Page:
February 12, 2010
It wasn't so long ago Ford that ruled the small car roost with its Laser perched atop the sales charts ahead of popular cars like the Toyota Corolla, Nissan Pulsar and the Mazda 323.
In more recent times the company has lost its way when it comes to small cars, preferring to focus on the larger Falcon and Territory. Along the way small Fords have dropped off the shopping lists of most small car buyers. That's changed with the introduction of fresh new European-designed models like the Focus and Fiesta, but it's been a long, hard slog back.
The first Ford Focus got lost in the frenzy of the BA Falcon launch, which was a do-or-die model that could easily have spelt the end of the local Ford operation had it failed. It took a new Focus model to get any attention, but Ford gritted its teeth and did the sort of promotion necessary to kick-start showroom traffic.
The new Focus launched in 2005 delivered European driving dynamics in a sophisticated, but still value-for-money package.
The LS Focus was a more rounded car than the first model Ford unveiled here in 2002. That first model, the LR, was acclaimed for its sportiness, but the LS won more plaudits for its sophisticated feel, roominess and improved interior.
There were two body versions, a five-door hatch and a four-door sedan, with two levels of trim, the CL and LX, in each. In addition there was a sporty Zetec hatch and a luxury Ghia sedan.
Ford's designers moved away from the soft rounded forms that characterized the previous Focus, and gave the LS a sharper, more chiseled look. The body was wider, the wheelbase longer, and overall the LS Focus was a little stiffer.
One engine was offered across the LS range, it was a 2.0-litre that generated 107 kW at 6000 revs and 185 Nm at 4500 revs at its performance peaks. A five-speed manual gearbox was standard on all models except the Ghia that had a four-speed auto, but the auto was optional on the other models.
The CL range-starter had air-conditioning and dual front airbags, but not ABS anti-lock brakes, they came part of an extra-cost safety pack along with side airbags.
For a more geared ride there was the LX that had cruise, alloys, ABS brakes and side airbags. The sporty Zetec hatch had all of that, plus 17-inch alloys, a groovy body kit and sports suspension. If you wanted a smoother ride there was the Ghia sedan, which boasted dual climate-controlled air, six-CD sound, and leather seats.
IN THE SHOP
Owners are generally happy with the reliability of their cars, which on average have now done around 75,000 km. There are no general faults that are showing up on a regular basis. They should be aware of brake wear, as they should on all European-designed cars.
It’s worth paying close attention to the build quality of cars under consideration. While the Focus was designed in Europe, those coming to Australia were built in South Africa and the build quality was variable.
Check paint quality, panel gaps and general fit and finish. Also check for a service record that shows regular maintenance has been carried out. It’s worth noting that the LS Focus has a timing chain, not a belt, and doesn’t need any maintenance until you’ve racked up 240,000 km.
ON THE ROAD
Slide behind the wheel of the LS and you are instantly aware of the extra cabin space, it's wider in the front and anyone sitting in the rear would notice the extra legroom.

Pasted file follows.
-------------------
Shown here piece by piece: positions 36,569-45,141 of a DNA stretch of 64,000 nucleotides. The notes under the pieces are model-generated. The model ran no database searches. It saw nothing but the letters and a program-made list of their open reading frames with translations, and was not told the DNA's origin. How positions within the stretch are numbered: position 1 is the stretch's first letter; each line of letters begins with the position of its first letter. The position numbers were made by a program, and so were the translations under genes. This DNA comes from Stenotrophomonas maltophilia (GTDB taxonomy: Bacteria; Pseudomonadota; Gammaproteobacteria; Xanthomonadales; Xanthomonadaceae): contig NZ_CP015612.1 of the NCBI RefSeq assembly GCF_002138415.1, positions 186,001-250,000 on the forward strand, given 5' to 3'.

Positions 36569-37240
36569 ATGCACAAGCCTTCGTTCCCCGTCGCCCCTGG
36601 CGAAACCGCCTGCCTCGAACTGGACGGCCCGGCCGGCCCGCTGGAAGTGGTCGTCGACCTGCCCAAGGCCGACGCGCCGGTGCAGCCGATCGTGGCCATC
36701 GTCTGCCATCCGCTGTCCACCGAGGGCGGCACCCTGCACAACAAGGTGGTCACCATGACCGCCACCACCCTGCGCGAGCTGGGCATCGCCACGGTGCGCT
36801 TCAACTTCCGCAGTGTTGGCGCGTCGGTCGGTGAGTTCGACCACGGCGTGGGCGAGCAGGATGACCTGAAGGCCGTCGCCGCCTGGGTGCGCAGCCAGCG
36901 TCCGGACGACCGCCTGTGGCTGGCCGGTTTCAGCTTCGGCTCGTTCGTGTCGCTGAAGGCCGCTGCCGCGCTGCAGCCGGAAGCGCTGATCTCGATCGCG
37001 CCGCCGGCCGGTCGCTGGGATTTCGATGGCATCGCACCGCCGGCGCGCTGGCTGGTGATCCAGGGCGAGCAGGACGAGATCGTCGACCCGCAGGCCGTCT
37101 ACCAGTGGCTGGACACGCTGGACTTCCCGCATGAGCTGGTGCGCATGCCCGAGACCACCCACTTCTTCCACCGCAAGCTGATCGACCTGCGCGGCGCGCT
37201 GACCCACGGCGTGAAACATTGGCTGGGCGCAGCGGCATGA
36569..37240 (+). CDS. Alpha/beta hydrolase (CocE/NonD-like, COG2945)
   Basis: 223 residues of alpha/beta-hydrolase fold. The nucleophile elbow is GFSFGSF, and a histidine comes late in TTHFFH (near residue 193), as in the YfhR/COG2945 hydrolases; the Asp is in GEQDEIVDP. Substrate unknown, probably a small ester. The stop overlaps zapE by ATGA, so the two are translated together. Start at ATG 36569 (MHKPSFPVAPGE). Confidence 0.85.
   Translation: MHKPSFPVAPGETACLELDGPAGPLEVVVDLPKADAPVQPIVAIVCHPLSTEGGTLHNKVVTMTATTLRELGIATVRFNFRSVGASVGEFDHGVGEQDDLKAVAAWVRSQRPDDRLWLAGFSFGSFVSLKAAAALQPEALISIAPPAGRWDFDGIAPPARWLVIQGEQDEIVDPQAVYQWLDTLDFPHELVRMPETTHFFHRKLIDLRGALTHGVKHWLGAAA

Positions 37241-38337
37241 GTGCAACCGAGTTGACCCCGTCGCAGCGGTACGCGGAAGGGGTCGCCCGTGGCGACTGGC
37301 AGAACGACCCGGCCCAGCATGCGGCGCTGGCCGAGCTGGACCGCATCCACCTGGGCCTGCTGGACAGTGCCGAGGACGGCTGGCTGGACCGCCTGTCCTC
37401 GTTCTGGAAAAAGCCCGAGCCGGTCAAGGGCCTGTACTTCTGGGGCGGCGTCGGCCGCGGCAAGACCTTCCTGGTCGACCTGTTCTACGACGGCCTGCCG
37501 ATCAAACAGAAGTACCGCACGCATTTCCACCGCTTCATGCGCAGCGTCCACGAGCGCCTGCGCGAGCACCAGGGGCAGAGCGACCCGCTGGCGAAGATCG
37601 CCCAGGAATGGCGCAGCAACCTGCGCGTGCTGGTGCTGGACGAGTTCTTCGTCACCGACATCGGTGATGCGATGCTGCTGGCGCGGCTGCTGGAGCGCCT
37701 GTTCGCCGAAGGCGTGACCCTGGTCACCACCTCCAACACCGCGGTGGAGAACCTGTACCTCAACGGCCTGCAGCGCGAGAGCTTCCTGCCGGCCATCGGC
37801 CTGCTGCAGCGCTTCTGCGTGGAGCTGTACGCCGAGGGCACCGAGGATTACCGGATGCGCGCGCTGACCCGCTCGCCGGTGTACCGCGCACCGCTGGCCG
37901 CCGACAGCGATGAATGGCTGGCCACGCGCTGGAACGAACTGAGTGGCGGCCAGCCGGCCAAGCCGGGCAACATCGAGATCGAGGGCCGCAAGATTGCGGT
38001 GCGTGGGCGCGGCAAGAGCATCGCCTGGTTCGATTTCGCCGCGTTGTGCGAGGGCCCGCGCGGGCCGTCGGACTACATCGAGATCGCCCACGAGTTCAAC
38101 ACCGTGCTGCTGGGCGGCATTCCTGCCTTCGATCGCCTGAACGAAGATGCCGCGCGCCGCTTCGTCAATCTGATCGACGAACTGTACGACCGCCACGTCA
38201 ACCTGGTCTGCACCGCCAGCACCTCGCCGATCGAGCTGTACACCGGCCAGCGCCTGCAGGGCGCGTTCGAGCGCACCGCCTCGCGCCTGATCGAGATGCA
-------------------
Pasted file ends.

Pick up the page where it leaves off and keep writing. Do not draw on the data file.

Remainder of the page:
Look around you and you would have seen the new dash that was much better laid-out with controls placed more logically and within easier reach of the driver. On the downside the plastics were rather hard and had an industrial feel. The seats were also flat and could be unsupportive, particularly when driven hard.
The 2.0-litre engine was responsive and the throttle was very light, and needed careful application to avoid unintentionally exceeding the speed limit in a moment of inattention.
IN A CRASH
A stiffer body on an agile, responsive chassis platform is a fine beginning for a safe package; add front and side airbags and it became even better. Front and side airbags, and ABS braking, were all standard on all models except the CL. They were added to the CL in 2008. ANCAP rated the Focus at four stars, five with side airbags.
AT THE PUMP
Road testers at the time of launch were generally positive about the fuel-economy of the Focus, the average reported at 8.7-9.2 L/100 km. A more recent drive of a Zetec hatch had the better return of 7.1 L/ 100 km in average driving around town.
Tim Bainbridge has done 45,000 km since buying his 2006 CL Focus and says it's a great car. His only beef is that the air-conditioning struggles on very hot days.
Jayden Gebbie has racked up 105,000 km in his 2006 Focus, and apart from an oil burning issue in the first 10-15,000 km there have been no other faults. His criticisms are of the level of road noise, the flat and hard seats and the lack of a light in the rear of the cabin.
Lee James is generally happy with his 2007 LX hatch, which was bought for its extra safety features. He likes the handling, the nippy performance around town, the interior roominess and boot space, fuel economy, cost of servicing and its value-for-money, but he's not so enamored with the paint quality, the hard plastics on the interior, and some areas where he believes Ford skimped on material, and the spacer-saver spare wheel. He's also unimpressed at having to replace the water pump at 30,000 km.
. Modern looks
. Roomy cabin
. Torquey engine
. Comfy ride
. good level of safety
THE BOTTOM LINE
. Safe, sound, solid package that rides, handles and goes well and has room for a small family.